Decided: June 10, 2014
The Fourth Circuit affirmed the district court’s denial of a social security claimant’s motion for attorney’s fees under the Equal Access to Justice Act (“the Act”).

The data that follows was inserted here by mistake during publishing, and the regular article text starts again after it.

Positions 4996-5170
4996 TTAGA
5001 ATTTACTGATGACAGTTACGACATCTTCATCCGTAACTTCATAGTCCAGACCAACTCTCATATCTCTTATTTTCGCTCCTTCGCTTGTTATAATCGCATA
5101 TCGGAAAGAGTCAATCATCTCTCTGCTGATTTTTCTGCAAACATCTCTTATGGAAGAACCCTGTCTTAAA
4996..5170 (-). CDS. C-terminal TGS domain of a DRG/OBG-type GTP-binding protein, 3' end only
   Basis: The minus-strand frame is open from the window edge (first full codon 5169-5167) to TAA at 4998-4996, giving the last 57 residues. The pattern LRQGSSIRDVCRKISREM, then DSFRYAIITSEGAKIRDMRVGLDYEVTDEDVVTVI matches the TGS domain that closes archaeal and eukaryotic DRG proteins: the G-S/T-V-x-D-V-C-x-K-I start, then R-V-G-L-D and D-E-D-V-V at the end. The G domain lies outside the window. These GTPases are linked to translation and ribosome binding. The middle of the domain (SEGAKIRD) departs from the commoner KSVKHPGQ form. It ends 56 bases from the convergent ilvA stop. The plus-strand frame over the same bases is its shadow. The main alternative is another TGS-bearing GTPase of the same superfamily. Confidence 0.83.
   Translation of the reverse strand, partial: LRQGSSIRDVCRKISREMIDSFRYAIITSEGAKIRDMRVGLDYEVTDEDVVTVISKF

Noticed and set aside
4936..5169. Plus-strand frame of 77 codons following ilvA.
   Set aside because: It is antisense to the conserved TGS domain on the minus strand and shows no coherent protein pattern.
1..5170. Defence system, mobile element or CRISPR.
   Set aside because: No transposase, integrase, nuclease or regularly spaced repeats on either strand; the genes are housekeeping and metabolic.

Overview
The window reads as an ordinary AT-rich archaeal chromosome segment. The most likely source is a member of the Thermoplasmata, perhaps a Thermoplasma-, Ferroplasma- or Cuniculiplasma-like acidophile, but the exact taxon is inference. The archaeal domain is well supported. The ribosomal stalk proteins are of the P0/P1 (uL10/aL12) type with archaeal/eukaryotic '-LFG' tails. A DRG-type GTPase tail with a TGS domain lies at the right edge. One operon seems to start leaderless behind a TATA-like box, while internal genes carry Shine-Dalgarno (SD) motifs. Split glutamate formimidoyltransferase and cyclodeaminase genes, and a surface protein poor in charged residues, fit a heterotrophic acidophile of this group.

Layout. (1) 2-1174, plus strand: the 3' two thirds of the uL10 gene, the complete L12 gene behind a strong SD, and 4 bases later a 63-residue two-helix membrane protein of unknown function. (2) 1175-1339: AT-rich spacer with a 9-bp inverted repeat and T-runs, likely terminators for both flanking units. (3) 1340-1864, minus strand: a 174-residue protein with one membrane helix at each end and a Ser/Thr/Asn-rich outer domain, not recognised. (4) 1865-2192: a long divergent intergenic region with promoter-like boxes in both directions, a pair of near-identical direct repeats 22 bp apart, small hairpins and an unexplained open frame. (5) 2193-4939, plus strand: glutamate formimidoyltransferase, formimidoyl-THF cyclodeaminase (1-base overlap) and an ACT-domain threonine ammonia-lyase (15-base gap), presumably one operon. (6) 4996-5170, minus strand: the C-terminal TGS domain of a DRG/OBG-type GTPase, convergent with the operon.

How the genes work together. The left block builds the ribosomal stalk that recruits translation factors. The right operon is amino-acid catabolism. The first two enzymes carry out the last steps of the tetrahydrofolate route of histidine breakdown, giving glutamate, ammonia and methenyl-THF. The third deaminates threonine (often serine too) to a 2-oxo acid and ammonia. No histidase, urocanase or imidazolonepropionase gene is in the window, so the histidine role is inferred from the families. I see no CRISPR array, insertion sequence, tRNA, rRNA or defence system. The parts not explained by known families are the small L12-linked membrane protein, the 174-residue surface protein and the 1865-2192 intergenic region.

Social Security claimant, Meyer, appealed the district court’s denial of his motion for attorney’s fees under the Act. The Act provides that a party who prevails in litigation against the United States is entitled to an award of attorney’s fees unless “the position of the United States was substantially justified” or “special circumstances make an award unjust.” 28 U.S.C. § 2412(d)(1)(A). The district court determined that Meyer prevailed in his lawsuit against the Commissioner of Social Security, but that attorney’s fees were unwarranted because the Commissioner had pursued a substantially justified position when he weighed the evidence of Meyer’s claim. In determining whether the Government’s position in a case is substantially justified, the Court looked beyond the issue on which the petitioner prevailed to determine, from the totality of the circumstances, whether the Government acted reasonably in causing the litigation, or in taking a particular stance during the litigation. In applying this reasonableness standard, the Court emphasized that the standard required looking to whether a reasonable person could have believed that the litigation position was correct. In this case, the Court agreed with the district court and considered the weight of evidence in favor of the Commissioner’s position; therefore, the Court affirmed the district court’s decision.